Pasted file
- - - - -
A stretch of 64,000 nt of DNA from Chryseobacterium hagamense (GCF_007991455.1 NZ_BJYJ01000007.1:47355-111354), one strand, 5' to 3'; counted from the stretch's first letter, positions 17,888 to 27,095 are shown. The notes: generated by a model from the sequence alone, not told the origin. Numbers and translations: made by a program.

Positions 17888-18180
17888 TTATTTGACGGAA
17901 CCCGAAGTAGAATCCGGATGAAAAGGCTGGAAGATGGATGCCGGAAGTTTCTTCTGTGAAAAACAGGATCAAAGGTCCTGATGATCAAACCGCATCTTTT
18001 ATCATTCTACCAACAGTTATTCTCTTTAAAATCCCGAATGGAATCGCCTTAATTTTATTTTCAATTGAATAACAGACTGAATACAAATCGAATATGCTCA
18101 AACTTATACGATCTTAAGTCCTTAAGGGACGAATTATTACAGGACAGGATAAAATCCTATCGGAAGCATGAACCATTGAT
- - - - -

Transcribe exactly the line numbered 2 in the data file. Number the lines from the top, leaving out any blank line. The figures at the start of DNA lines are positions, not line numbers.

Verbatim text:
Positions 17888-18180